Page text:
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Click here for post-race interviews.

5. Junior returns the favor

5. Junior returns the favor

After having gone nearly the entire season without winning in 2008, Dale Earnhardt Jr. won at Michigan in August after being spun by Kyle Busch at the first Richmond race. The final race before the Chase was run during the day after being rained out and Earnhardt exacted a bit of revenge on Busch following their dust up earlier in the year. Might as well get it out of the way before the playoffs start, right?

4. Harvick come to snuff The Rooster

4. Harvick come to snuff The Rooster

Going into the final laps of the 2003 Chevy Rock and Roll 400, Ricky Rudd was trying to get the win for the Wood Brothers, attempting to get past the driver he had moved out of the way to win just two years earlier — Kevin Harvick. Rudd got into the corner a little hot and spun Harvick into the wall. What followed was a post-race altercation (action starts around 2:25 mark) on pit road that actually made the front page of Drudge Report the next day – even in the middle of the Iraq war. Not sure who I’d be more afraid of: Rudd or Pat Tryson, who looked like he was ready to take on the entire 29 team. Also, best (and only?) use of the term “yap-yap mouth” in an interview.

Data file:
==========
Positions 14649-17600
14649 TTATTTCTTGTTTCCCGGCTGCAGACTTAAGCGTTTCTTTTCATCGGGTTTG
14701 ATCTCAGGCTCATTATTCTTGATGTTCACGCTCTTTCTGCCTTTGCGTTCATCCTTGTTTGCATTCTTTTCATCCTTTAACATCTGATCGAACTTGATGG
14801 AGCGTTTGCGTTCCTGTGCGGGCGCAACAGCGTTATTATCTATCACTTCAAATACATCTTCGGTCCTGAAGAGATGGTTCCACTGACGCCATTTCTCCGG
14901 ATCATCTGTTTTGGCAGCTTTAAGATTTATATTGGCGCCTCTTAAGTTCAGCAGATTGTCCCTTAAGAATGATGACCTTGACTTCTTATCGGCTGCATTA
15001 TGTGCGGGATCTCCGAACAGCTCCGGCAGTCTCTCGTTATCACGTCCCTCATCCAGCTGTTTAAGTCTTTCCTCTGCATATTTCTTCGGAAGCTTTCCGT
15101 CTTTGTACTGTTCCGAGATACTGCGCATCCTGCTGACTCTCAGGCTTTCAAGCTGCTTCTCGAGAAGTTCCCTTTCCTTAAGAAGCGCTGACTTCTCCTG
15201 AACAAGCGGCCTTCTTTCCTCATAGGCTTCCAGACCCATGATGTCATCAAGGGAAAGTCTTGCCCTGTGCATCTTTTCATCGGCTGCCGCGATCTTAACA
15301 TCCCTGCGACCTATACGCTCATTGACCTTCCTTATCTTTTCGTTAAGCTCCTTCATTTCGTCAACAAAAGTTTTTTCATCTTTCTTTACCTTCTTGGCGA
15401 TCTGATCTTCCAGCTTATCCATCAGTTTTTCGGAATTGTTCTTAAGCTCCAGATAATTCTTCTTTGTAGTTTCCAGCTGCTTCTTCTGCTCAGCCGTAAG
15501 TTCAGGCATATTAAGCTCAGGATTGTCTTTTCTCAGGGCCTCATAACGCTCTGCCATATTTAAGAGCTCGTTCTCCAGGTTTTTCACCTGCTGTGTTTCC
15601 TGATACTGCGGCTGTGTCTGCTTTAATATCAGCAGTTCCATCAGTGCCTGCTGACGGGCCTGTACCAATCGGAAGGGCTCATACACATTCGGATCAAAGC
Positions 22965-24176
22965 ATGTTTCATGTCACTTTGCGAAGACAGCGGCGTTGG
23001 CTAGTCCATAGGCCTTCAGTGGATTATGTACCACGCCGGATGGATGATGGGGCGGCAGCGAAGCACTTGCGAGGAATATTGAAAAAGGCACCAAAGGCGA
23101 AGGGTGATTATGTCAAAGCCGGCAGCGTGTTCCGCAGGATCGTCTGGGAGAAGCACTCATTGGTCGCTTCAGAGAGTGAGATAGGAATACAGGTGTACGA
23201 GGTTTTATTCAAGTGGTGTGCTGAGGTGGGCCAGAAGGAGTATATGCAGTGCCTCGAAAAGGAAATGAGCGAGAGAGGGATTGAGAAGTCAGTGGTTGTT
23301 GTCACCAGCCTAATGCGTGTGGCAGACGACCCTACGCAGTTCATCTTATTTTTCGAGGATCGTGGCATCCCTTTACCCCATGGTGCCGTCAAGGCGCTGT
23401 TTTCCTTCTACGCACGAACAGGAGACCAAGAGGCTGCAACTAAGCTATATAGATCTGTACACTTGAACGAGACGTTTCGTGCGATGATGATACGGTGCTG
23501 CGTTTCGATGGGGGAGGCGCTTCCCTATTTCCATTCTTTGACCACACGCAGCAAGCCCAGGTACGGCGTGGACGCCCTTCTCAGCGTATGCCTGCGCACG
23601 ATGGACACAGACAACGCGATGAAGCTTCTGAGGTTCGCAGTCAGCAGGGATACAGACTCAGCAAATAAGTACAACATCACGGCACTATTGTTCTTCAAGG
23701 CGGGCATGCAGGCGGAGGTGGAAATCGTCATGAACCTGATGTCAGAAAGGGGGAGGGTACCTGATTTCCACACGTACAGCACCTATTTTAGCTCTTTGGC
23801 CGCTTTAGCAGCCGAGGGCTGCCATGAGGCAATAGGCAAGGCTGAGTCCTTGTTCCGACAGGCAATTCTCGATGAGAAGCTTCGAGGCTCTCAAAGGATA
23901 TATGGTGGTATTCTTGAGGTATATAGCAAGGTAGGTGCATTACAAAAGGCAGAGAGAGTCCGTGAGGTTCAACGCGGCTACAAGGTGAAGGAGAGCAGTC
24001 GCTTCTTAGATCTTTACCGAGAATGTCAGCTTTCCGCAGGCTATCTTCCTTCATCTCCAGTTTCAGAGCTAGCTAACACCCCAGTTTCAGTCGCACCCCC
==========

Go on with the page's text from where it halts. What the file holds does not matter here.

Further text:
Click here for post-race interviews.

3. Wallace Spins Gordon

3. Rusty Wallace Spins Jeff Gordon